Little or no sound evidence exists to support claims that brain training, and other brain-based programmes that are now used widely in schools and colleges will accelerate learning and improve performance. Even the much-vaunted Brain Gym has precious little peer-reviewed neuroscience evidence to back it up.
Now, the whole region of neuroscience and its potential benefits for education is to come under the microscope with a £6m fund created by The Wellcome Trust and Education Endowment Foundation launched jointly this week at the Education Media Centre.
Education ministers have constantly talked up the need for evidence-driven policy and in 2013 Michael Gove, the Education Secretary, appointed Ben Goldacre, doctor of medicine, Guardian columnist and author of the award-winning Bad Science, to carry out a detailed inquiry into the role of evidence in shaping education policy.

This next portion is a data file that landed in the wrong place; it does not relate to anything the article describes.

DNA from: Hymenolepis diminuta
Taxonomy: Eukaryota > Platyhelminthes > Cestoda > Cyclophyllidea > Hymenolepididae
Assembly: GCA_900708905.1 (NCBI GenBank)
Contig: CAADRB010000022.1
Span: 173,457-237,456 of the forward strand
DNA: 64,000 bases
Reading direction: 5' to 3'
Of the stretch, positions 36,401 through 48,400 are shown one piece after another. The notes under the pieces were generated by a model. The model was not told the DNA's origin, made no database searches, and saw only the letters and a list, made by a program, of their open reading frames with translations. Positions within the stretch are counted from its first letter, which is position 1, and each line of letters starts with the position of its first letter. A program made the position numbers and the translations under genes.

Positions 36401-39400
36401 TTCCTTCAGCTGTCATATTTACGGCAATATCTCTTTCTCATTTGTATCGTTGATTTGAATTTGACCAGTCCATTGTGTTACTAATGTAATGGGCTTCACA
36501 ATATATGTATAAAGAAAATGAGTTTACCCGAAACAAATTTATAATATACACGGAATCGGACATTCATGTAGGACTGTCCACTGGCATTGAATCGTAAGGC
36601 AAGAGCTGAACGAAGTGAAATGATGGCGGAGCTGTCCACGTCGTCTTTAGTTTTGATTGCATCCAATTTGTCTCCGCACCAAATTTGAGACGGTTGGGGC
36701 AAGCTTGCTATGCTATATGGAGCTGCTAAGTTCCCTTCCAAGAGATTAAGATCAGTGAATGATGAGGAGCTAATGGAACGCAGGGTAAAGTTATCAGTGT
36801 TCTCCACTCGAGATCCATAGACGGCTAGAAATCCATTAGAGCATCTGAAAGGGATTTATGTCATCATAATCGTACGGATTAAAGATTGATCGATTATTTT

Goldacre challenged critics who argued that traditional scientific research such as the use of double-blind and randomised controlled trials amounted to unethical experimentation on young people. Indeed, evidence supporting his position is already available and was explored at the EMC launch of the fund which will be used for grant-aided work over five years in schools and colleges.
Teams of teachers and neuroscientists will put to the test a wide range of topics from brain training and links between exercise and academic performance to issues such as the effects of stress on the learning of maths, organisation of the school day and the influence of good sleep patterns on brain activity. Charges that randomised trials are unfair will be countered in various ways, for example by involving half the participants one year, the other half the next.
The EMC meeting excited much media interest. Here are some examples of reports:
Neuroscience in schools research gets funding boost – Children and Young People Now
Members of the Policy consortium are involved in the EMC. Andrew Morris is Chair and Ian Nash is a Trustee.The Policy Consortium on Twitter